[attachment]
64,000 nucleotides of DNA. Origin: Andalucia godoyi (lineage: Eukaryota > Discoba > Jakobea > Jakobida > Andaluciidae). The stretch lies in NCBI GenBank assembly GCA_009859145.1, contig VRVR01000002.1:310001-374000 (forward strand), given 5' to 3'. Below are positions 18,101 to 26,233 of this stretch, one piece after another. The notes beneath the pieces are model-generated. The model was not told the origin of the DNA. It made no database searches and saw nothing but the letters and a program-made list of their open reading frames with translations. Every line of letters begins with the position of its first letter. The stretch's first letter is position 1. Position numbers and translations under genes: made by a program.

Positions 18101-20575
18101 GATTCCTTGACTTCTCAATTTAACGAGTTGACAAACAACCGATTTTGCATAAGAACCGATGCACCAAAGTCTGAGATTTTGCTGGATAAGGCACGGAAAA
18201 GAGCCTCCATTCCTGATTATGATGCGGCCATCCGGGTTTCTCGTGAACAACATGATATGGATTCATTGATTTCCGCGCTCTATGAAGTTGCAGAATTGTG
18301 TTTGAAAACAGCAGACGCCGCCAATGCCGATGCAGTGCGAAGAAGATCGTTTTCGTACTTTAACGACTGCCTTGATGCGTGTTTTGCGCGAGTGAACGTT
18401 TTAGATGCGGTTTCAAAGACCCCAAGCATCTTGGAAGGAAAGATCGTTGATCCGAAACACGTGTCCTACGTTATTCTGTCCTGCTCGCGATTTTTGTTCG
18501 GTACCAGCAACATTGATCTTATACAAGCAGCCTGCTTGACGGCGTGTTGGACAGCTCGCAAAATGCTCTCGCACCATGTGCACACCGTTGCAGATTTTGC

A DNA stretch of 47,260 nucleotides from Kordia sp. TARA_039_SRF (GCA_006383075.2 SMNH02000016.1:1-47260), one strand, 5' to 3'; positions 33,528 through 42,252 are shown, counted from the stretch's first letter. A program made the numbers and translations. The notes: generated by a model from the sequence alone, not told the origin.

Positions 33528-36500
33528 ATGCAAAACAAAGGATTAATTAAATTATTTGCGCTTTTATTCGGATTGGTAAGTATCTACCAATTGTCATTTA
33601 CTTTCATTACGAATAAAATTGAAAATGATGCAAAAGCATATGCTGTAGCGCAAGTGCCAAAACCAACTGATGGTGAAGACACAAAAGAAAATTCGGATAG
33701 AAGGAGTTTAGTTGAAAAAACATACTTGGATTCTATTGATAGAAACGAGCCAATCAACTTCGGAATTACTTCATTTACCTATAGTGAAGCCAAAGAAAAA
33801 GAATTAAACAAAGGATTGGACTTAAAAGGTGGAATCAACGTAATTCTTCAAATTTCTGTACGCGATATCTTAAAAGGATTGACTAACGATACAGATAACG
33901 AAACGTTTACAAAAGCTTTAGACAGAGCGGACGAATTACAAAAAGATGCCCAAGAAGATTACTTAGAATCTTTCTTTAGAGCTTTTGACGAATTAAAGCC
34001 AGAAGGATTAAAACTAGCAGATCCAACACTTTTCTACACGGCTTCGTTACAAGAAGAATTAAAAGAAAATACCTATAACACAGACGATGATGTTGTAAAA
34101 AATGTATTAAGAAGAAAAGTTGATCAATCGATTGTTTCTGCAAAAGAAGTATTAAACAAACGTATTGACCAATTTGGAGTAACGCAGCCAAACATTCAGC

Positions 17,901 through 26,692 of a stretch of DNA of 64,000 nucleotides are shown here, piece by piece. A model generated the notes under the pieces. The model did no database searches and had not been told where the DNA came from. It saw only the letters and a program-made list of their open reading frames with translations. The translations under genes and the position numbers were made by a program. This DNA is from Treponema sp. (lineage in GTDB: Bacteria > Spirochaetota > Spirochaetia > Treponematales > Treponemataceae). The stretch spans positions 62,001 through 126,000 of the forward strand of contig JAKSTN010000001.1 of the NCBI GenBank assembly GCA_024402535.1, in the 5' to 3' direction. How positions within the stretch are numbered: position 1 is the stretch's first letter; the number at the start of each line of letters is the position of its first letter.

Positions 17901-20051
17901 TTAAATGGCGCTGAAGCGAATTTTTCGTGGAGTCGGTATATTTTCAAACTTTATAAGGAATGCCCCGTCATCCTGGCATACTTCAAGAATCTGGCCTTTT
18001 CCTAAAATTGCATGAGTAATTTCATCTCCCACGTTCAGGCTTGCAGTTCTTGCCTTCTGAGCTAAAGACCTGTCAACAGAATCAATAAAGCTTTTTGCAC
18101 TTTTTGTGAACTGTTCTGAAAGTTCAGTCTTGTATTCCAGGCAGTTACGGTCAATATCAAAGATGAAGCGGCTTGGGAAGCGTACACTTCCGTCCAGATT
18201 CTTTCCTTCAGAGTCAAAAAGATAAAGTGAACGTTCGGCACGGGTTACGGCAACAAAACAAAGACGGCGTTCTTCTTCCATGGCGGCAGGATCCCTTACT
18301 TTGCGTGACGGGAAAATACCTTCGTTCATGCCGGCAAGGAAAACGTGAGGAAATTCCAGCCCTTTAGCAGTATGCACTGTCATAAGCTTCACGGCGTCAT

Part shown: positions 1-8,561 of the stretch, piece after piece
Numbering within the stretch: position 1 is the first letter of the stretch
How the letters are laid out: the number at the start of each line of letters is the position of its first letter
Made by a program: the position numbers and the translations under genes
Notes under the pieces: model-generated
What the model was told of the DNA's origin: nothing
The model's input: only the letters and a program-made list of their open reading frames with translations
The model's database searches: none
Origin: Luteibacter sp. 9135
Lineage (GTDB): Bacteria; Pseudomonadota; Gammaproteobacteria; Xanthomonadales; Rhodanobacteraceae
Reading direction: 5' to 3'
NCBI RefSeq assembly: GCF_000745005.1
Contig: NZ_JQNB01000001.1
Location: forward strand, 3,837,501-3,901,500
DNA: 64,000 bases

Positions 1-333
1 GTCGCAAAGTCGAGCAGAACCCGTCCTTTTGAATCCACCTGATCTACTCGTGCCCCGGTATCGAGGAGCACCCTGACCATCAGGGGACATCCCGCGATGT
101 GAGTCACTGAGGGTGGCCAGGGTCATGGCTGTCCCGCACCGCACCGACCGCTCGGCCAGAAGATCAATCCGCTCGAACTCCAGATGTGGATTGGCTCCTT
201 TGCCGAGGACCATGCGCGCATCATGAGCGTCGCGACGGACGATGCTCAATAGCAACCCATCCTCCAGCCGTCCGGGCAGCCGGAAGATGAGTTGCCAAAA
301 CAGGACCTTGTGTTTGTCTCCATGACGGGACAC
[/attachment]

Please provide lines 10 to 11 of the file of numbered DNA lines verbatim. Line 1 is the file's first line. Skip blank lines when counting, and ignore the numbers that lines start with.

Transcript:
33528 ATGCAAAACAAAGGATTAATTAAATTATTTGCGCTTTTATTCGGATTGGTAAGTATCTACCAATTGTCATTTA
33601 CTTTCATTACGAATAAAATTGAAAATGATGCAAAAGCATATGCTGTAGCGCAAGTGCCAAAACCAACTGATGGTGAAGACACAAAAGAAAATTCGGATAG